Which Size Boiler Does Your House Need?
When we talk about boiler sizes, we don’t mean their physical size – what we’re actually talking about is their output, or the power they consume. Sure, some boilers are bigger than others and this can indicate that it’s a more powerful boiler but that isn’t always the case. As boilers become more efficient, a 20kw boiler from 5 years ago is likely to be a lot bigger than a 20kw boiler that’s new.
Boiler Size or Boiler Power?
So really what we need to ask is how much power do you need a boiler to be cranking out to heat your home and keep your taps hot?
There’s two reasons why choosing the correct sized boiler is important. First, you obviously don’t want to get a boiler that’s too small for your needs. Nobody enjoys being interrupted during a warm shower by the feeling of someone throwing an Ice Blast at you.
Secondly, if you go overboard with a massive boiler, sure you’ll never run out of hot water but you’ll absolutely be paying the price for it by burning gas that isn’t needed. The only reason you should ever buy a bigger boiler than you need is when you’ve got a house extension on the cards and you’ll be adding another shower or bath room.
So, you don’t want a boiler that’s too small or your shower singalong sessions will be interrupted, and you don’t want an oversized boiler because it’ll make baby polar bears cry. What you need is a boiler that’s “juuust right” – the goldilocks equivalent in boilers.
Let’s talk about what a Combi Boiler actually is and how they work.
The Combi Boiler (Or the Combination Boiler if we’re talking like gentlemen), provides you with both central heating and hot water at the same time. They work by heating up cold water internally, when you need the hot water. You can think of them like electric showers – cold water comes in, gets warm, then leaves. With a combi boiler it either leaves through the central heating piping, the hot water (sinks and baths) piping, or both.
This means that there isn’t a massive tank upstairs that gradually gets warm and there’s no more complaints that you’ve used up all the hot water!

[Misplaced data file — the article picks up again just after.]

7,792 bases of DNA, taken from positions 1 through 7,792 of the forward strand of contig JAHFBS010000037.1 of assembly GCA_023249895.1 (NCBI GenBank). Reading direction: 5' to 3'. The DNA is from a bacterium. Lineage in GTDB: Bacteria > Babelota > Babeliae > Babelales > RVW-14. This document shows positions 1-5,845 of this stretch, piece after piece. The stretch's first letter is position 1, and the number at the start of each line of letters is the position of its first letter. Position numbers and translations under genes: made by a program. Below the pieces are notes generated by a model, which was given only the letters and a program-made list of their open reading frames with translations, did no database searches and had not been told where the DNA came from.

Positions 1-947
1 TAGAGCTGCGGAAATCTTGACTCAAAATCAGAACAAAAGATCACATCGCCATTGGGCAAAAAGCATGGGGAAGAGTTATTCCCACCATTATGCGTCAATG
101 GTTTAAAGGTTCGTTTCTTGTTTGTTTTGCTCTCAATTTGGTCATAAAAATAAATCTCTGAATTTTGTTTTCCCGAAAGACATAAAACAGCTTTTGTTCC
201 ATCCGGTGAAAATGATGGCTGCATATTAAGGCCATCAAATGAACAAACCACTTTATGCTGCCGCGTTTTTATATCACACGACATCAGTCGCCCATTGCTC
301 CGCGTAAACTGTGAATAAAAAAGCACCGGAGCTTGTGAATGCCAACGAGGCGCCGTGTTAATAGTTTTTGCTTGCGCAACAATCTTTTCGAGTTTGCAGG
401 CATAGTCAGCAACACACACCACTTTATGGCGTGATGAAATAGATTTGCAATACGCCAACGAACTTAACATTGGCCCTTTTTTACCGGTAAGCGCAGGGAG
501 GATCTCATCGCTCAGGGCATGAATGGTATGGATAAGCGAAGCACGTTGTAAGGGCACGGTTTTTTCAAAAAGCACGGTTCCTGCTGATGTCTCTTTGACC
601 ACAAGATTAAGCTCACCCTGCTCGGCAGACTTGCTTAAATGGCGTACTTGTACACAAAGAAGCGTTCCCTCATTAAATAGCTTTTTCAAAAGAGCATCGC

With a combi boiler, the water is fed from the mains so the water pressure is generally greater. This boiler type is one of the more high efficiency boiler systems available and at a price that fits most budgets when it comes to the right boiler cost, installation costs and overall energy bills moving forward. And when it doesn’t fit in your price range, we supply and fit them for free! Check if you’re entitled to a free boiler here.
Back to boiler sizes
Combi boilers typically fall into 3 ranges for houses:
- 24kw – 27kw
- 28kw – 34kw
- 35kw to 42kw
If you have a small house, or an apartment with one or two bedrooms then you fall into the first category, one bathroom is closer to the 25kw mark or if you have two then go more towards the 27kw range or the low end of the middle range (28ish kw).
If you have a 3 to 4 bedroom house with one bathroom then you’re firmly going to be around the 29kw range, or if you have two bathrooms then slide on over to the 34kw range.
If you’re rocking a 5 bedroom house or more with a single bathroom, first, how do you manage with just one if there’s 5 bedrooms? Secondly though you’ll be looking for 35kw from your boiler, or thereabouts. If you’ve got bathrooms o’plenty then you’ll be pushing more in the 42kw range.
Calculating your Boiler requirements with Radiators instead
Let’s say it’s a habit for you not to have baths and you take showers instead, or shower somewhere else like the gym instead, you might not need that power – however we all get cold, and your radiators definitely need enough scope to get hot. We’ll work it out a different way instead.
Count your radiators. We’re going to add 3kw to your totals just in case there’s ever a moment in time where you need central heating and a bath to warm you up in the winter, or if you want to wash the dishes too (gyms were closed for a long time in 2020, don’t rely on showering there). Each radiator is 1.5kw in our sums.
- 6 radiators in a small home: That’s 6 radiators multiplied by 1.5kW, plus the 3kW extra. 12kW in total for your boiler to put out.
- 8 Radiators in a small home multiplied by 1.5kW, plus the 3kW. 15kW in total for the boiler to put out.
- 12 Radiators in a medium home comes out at 19kW, plus the 3kW extra is 22kW for your boiler to put out.
- 15 radiators in a medium home comes out to 23kW, plus the extra is 26kW for your boiler.
- 20 Radiators comes out to 30kW, plus 3kW extra is 33kW for your boiler.
Hopefully, you now have an idea or a rough estimate of what kW range your new boiler should be! If you’re struggling with the costs of a new boiler and you own your home, it’s worth reaching out to us because we might be able to supply and fit a new boiler for you, for free! You can find out if your eligible here.
Are you entitled to a Free Replacement Boiler?
At Borthwick Heating we work with the UK Government to install free boilers to eligible UK Homeowners. To check if you qualify click the button below.
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